CNBC's Steve Liesman reports on some key data points in the coming weeks that could reveal the answer to when the Fed will raise interest rates.» Read More
The labor market may be weak, but that doesn't necessarily mean the US economy is in recession or on the verge of one.
President Bush unveiled a $3.11 trillion budget Monday for fiscal year 2009 that begins on Oct. 1. The proposal will be sent to the Democratic-led Congress, likely setting the stage for a fresh round of sparring over spending priorities.
President Bush acknowledged Monday a weaker economy would lead to higher budget deficits, as he unveiled a $3.1 trillion spending plan for fiscal year 2009 that would nearly freeze domestic programs.
Consumers spent less in December than at any time in the past 15 months while applications for unemployment benefits soared last week, two more signs the economy is weakening.
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The Fed cut interest rates another half point, but economists are divided about whether its policy statement will successfully manage market expectations.
The statement released by the Federal Open Market Committee after its January 29-30 meeting on interest rate policy.
The Federal Reserve cut its key interest rate another half point, as expected, and sparked a stock market rally by signaling that further rate cuts are possible.
The Fed is expected to lower U.S. interest rates another half-point Wednesday as part of an ongoing effort to bolster the economy.
Though there’s been much debate over how much the Fed should cut rates, the central bank's statement may be more important to the Fed’s credibility and market expectations.
U.S. economic growth skidded to a five-year low of 0.6% in the fourth quarter, reflecting the toll a slumping housing sector has taken on the national economy.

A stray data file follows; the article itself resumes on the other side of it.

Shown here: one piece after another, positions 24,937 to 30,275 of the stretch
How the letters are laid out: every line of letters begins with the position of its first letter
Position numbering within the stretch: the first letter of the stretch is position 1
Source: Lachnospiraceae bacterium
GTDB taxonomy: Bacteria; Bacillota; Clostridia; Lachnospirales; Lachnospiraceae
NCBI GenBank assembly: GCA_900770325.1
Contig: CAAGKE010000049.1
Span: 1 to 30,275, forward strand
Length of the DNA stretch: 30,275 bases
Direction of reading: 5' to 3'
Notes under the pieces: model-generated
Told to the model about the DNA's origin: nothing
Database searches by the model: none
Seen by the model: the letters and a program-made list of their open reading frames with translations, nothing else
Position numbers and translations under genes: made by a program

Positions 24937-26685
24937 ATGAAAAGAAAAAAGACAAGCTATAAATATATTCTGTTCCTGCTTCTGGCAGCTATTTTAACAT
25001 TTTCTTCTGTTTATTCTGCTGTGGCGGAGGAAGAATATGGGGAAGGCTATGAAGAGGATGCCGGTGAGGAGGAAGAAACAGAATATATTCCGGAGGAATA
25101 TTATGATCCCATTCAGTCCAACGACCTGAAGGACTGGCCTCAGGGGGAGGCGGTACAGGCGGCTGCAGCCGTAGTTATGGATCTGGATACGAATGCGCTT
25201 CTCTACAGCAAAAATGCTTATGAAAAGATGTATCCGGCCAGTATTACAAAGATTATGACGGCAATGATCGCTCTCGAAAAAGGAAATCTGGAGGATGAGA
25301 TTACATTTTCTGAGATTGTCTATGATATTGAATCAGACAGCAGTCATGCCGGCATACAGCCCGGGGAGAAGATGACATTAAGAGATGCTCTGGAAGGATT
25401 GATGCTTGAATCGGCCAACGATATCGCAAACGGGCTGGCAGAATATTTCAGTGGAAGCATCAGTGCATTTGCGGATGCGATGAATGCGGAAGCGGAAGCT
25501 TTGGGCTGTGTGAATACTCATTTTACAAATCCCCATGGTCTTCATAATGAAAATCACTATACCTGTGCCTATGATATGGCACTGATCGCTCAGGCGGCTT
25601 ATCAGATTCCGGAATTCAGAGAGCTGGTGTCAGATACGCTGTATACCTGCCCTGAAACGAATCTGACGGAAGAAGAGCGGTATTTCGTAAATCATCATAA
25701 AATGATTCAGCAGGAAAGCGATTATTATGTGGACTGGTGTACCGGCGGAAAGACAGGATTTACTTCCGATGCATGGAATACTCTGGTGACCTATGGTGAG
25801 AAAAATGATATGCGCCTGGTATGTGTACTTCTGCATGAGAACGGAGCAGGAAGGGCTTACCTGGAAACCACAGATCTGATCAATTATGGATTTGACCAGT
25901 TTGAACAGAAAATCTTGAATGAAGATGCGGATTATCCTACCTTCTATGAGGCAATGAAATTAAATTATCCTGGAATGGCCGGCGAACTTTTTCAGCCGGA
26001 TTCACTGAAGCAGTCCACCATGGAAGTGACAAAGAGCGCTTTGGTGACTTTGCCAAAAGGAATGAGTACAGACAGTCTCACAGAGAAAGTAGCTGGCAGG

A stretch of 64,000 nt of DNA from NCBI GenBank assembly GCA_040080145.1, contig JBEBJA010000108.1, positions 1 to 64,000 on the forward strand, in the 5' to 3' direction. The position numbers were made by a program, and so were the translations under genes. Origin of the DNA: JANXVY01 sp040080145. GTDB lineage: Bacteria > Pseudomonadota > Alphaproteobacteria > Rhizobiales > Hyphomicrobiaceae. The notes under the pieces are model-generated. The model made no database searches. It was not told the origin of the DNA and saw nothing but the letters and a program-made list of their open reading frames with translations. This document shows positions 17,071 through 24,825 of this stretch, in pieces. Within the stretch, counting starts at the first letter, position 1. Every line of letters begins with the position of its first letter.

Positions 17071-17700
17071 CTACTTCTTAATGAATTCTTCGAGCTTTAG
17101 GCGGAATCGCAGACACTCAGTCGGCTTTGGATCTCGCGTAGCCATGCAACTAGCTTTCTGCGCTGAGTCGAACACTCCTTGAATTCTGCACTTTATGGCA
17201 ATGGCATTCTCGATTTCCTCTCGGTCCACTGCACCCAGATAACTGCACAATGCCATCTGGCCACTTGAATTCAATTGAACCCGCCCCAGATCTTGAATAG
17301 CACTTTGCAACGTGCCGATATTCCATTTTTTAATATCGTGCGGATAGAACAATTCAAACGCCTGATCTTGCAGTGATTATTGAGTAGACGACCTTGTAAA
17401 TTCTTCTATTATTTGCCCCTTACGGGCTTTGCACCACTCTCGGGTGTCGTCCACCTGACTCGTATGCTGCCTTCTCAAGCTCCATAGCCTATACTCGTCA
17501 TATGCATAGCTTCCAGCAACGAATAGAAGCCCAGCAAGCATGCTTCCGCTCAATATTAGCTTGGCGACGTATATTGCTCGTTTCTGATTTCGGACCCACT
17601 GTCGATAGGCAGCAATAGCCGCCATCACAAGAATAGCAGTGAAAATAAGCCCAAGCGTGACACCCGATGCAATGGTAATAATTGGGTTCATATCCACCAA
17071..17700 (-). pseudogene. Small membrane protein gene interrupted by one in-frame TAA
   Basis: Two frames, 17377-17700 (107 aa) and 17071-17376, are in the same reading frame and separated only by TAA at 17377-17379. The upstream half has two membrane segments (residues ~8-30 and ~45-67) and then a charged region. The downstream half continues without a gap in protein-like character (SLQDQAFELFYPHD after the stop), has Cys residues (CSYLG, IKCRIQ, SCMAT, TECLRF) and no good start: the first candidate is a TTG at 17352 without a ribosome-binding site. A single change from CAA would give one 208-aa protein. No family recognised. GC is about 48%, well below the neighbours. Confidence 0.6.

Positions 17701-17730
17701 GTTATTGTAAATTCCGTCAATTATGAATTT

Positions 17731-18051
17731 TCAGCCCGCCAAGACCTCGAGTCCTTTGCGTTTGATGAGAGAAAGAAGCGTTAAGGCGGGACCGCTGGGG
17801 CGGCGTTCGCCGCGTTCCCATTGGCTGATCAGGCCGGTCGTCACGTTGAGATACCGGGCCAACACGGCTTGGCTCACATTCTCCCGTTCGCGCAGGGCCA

Critics of many stripes think Bernanke is doing a poor job, whether it is lowering interest rates for the wrong reasons or keeping them too high for too long.
U.S. individuals and businesses are likely to see their borrowing costs drop further as the Federal Reserve weighs another interest-rate reduction to bolster a sagging economy.
Recession. Bear market. Credit crunch. Is it better to stay out of the stock market or use the recent selloff as a buying opportunity?
Talk may be cheap, but the endless chatter about a looming recession may wind up being very costly to the US economy.
President Bush on Friday called for about $145 billion worth of tax relief and other incentives to stimulate a sagging economy and fend off a possible recession.
Forget a half-point cut. Wall Street is now speculating that the Fed will lower rates another three-quarters of a point next week.
The slowing economy will not sink into an election-year recession and an economic rebound is likely beginning next year, the CBO forecast Wednesday.
The Federal Reserve's decision to slash interest rates by 75 basis points on Tuesday was a bold, well measured move to avoid a sharp slowdown in the U.S. economy, John Snow, former U.S. Treasury Secretary & chairman of Cerberus Capital, told CNBC's "Squawk Box Europe."
President Bush said he is confident that Congress and the administration will be able to approve a stimulus package to jump-start the economy and calm fears of recession that have shaken financial markets worldwide.